The management plan for the vast Southern Tanami Indigenous Protected Area (IPA) is no longer a closed book to the Aboriginal people responsible for looking after the vast and fragile country near the border of the Northern Territory and West Australia.
Frustrated with the wordy and complex IPA management plan, the Warlpiri speakers of the Tanami Desert have replaced it with an innovative and engaging digital storybook that puts them in charge by literally speaking their language.
The interactive web application at www.walyaku.org.au requires neither literacy nor English skills because it replaces the text with short videos, audio and animation in Warlpiri, allowing viewers to move through the management plan by following voice navigation prompts and icons.
“We searched the globe for something traditional owners could understand and own but we could not find anything remotely like it, so they came up with their own digital plan that’s exciting, entertaining and a world first,” says CLC director David Ross.
“The digital storybook overcomes the digital divide between our communities and mainstream Australia because it doesn’t even require an internet connection. Who said innovation and agility are only for cities?”
The product of more than two years of research, trial and error, the storybook can also be accessed through a desktop application in community learning centres and home computers, as well as through USB sticks for TVs and game consoles.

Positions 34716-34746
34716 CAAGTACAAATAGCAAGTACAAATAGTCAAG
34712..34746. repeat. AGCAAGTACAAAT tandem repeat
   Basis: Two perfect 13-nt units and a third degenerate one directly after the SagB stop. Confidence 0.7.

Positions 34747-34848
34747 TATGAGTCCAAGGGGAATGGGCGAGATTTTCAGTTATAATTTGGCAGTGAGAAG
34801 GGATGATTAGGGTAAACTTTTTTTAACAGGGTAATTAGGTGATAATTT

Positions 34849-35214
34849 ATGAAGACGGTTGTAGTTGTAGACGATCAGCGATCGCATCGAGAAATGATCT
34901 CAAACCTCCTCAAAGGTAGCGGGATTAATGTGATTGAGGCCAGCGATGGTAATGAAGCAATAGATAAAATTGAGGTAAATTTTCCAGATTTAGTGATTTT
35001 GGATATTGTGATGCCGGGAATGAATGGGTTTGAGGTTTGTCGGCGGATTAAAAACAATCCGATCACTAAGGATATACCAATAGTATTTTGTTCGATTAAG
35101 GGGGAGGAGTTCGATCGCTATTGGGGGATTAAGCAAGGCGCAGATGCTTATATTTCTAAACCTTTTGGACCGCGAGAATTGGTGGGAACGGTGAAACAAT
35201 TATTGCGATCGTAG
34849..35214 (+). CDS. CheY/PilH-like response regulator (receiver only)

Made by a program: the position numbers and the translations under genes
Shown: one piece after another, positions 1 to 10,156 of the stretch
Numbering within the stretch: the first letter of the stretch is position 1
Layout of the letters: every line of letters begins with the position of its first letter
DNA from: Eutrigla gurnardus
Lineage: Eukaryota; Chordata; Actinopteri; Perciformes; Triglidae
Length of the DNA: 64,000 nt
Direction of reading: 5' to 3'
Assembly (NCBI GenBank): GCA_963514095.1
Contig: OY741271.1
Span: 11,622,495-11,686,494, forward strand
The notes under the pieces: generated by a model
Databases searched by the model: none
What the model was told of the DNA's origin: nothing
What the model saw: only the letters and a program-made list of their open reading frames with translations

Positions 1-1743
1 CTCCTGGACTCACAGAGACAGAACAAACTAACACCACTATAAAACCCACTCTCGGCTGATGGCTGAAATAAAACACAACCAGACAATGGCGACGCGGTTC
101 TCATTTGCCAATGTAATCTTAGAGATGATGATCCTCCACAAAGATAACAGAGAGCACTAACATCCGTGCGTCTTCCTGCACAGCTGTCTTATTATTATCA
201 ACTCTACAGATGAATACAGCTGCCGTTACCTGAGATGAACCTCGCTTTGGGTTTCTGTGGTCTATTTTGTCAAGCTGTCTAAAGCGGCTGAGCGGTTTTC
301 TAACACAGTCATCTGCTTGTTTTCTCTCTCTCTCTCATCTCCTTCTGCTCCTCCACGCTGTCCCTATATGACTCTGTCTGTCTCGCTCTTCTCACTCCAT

“And because so many locals were involved in filming, directing, editing, translating, designing and scripting the storybook it has built community pride and ownership before it’s even launched,” Mr Ross says.
The storybook’s creators will present it at the Natural Resource Management Conference in Darwin on 23 November, followed by launches in the remote communities of Yuendumu, Nyirrpi and Willowra from 28 November.
The CLC will evaluate the project to see if it inspires people in the Tanami, especially young people, to become more involved in ranger group activities such as seasonal burning, feral animal management and the protection of threatened species before rolling it out to other groups.
“Already, people in Lajamanu have put aside a quarter of a million dollars of their compensation money from the Granites Mine to create another digital storybook for the Northern Tanami IPA. We expect the idea will take off from here because it fulfills a real need,” says Mr Ross.
“We have dozens of jointly managed national parks in the NT alone, all of them with plans for ‘two-way management’ that most owners of these parks can’t understand.”
Traditional owners are also taking their innovation to the world, with indigenous land managers everywhere welcome to adapt a free digital storybook template to their needs.
The world’s largest gold miner, Newmont, co-funded the project because it recognised the global potential of the digital storybook.
“Traditional owners are already thinking of how their concept can be further developed and taken to the world,” says Mr Ross. “I hope the storybook will become a valuable tool for empowering indigenous people everywhere, no matter how remotely they live.”